But new pursuits or new branches of employment have suggested terms that startled the scholar when they were first used in the newspapers. Among these new words is one that has become so frequently used as almost to have removed the disgust which its first appearance caused. The earnestness with which gentlemen connected with the outdoor business of the public press pursue their game has led them to make a verb that has not reached the dictionaries. The word interview as a
There is on our table a newspaper containing an account of the arrest of two persons for crime, and it is stated that they had been "jailed" in Washington.
prisoned" would have served ordinary people.
And Governor Hartranft, addressing General Osburn, directs him to withdraw his soldiers from the Susquehanna depot, and to "wire" an estimate of expenses, &c., that is, inform him by telegraph.
In New York, news across the Atlantic is "cabled."
During the late war, writers and speakers, glorifying the times and the action, were wont to say: "We are making history." Now that that manufacture has ceased, it may be said that we are making "dictionaries."
Not only are time and work saved by this condensation of words in sentences, but the expedient is resorted to even in words.
The capital city of the State of Missouri is St. Josephs, and one would suppose that such a name would have escaped contraction, but neither word nor place is sacred. So that now St. Josephs is as little used to denote the political capital of the great State as Tremont is to signify Boston. People go to live in and return from St. Joe. And it is thought, it is not known how correctly, that the name Saratoga, in New York, will soon give place to that of Sallie or Sal.
"Pantaloons" and "gentlemen," closely connected, are giving place to "pants" and "gents." And the tailors and clothes venders advertise "Gents' pants." There is some authority for the abbreviation, viz., Tittlebat Titmouse, M.P., in Warren's novel of "Ten Thousand a Year." Of course, few would follow Mr. Titmouse in the use of such words, unless they were prepared to make him authority in other matters.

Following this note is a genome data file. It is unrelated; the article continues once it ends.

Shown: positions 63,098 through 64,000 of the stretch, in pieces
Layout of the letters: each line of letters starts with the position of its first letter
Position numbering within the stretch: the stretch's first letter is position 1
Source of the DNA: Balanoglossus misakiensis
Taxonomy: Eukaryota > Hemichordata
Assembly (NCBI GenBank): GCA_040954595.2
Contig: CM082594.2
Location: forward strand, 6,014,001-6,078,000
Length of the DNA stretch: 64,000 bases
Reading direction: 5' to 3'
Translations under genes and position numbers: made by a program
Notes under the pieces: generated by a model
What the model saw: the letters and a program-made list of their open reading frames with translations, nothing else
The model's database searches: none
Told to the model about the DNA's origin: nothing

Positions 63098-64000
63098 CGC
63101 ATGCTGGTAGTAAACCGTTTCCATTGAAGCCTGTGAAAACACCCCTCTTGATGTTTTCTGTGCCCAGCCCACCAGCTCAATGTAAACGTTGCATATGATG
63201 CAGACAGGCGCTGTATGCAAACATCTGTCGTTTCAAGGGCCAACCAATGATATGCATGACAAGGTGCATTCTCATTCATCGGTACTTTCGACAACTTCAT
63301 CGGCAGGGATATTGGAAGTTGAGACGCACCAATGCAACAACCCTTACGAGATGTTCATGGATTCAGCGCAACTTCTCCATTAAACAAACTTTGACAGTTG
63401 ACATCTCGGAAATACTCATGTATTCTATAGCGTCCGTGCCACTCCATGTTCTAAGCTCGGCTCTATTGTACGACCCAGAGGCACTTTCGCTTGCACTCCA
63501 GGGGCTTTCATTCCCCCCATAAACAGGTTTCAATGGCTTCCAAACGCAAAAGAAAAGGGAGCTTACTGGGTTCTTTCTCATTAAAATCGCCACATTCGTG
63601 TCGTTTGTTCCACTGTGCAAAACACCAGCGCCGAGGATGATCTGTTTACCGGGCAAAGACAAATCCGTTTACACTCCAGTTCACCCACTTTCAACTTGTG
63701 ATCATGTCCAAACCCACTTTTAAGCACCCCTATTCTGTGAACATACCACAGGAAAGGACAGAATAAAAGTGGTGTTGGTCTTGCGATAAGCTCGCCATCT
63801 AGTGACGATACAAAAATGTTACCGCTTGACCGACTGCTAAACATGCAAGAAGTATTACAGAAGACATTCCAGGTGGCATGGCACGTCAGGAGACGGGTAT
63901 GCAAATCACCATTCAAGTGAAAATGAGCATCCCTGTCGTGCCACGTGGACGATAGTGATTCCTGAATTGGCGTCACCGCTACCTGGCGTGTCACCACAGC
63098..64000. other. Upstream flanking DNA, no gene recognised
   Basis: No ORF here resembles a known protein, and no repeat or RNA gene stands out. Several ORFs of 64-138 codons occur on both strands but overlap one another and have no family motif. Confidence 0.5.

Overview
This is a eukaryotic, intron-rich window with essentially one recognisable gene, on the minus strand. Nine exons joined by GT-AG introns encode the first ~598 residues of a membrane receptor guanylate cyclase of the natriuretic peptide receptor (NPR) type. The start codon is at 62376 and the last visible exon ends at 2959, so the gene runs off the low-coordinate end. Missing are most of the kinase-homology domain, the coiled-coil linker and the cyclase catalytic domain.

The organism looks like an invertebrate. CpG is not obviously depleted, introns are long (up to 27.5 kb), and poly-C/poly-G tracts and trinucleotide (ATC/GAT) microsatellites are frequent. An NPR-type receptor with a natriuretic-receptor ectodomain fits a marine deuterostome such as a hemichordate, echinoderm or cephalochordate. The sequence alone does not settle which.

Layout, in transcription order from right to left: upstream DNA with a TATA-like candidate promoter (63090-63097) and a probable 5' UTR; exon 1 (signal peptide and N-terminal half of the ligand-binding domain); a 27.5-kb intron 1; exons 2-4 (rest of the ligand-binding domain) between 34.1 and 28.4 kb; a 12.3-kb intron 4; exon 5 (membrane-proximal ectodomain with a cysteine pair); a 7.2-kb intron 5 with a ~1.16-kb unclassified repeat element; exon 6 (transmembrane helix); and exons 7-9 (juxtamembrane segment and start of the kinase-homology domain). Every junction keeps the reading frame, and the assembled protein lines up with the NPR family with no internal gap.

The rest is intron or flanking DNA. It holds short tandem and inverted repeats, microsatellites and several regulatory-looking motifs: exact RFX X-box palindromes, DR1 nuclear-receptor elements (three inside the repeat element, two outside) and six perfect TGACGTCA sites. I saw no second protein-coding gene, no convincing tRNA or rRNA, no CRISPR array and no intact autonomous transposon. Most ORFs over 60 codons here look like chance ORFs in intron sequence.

There is a use of the conjunction "if" which is quite incorrect, though heard in all places and seen in all printed works, e. g., "Ask
him if he is to be in Washington." Now most of the conjunctions have correspondents; for example,
though has yet: "Though he slay me, yet will I trust in him." If has then: "If he deceive me, then I will never trust him."
We ask whether he is to be in Washington, or Georgetown, not if he is to be in Washington.
Every day is heard the assertion, "I do not know if he is there,” or, "Ask if he is sick."
Dr. Johnson sanctions, by his writings, another misuse of if. He says: 66 Gray would have been a great poet if he had written nothing but the Elegy.'"
Now what Dr. Johnson intended to say was quite different from the idea conveyed in the assertion. He meant that Gray, who had written so much good poetry, would have been a great poet, even though he had written nothing but the "Elegy." He thus bestowed extraordinary praise on the "Elegy."
Whereas the great critic, by his language, really declares that, however great may be Gray's claims to distinction as the author of the "Elegy," still those claims are rendered invalid by the character of the other poetical productions of the author.
We find a use of "almost " that does not belong to the English language, e. g., "Death was almost more desirable than such an imprisonment." If anything is almost more desirable, then it was perhaps less desirable.
The position in a sentence must be regarded in the use of certain words. As well" has a distinct meaning and use in a sentence, as follows: "He took the same doctrine as well as the same practice." But of late hard straining or a love of novelty has induced some writers to place "as well" at the termination of a sentence, e. g., "The Bible not only furnishes the Christian with themes for contemplation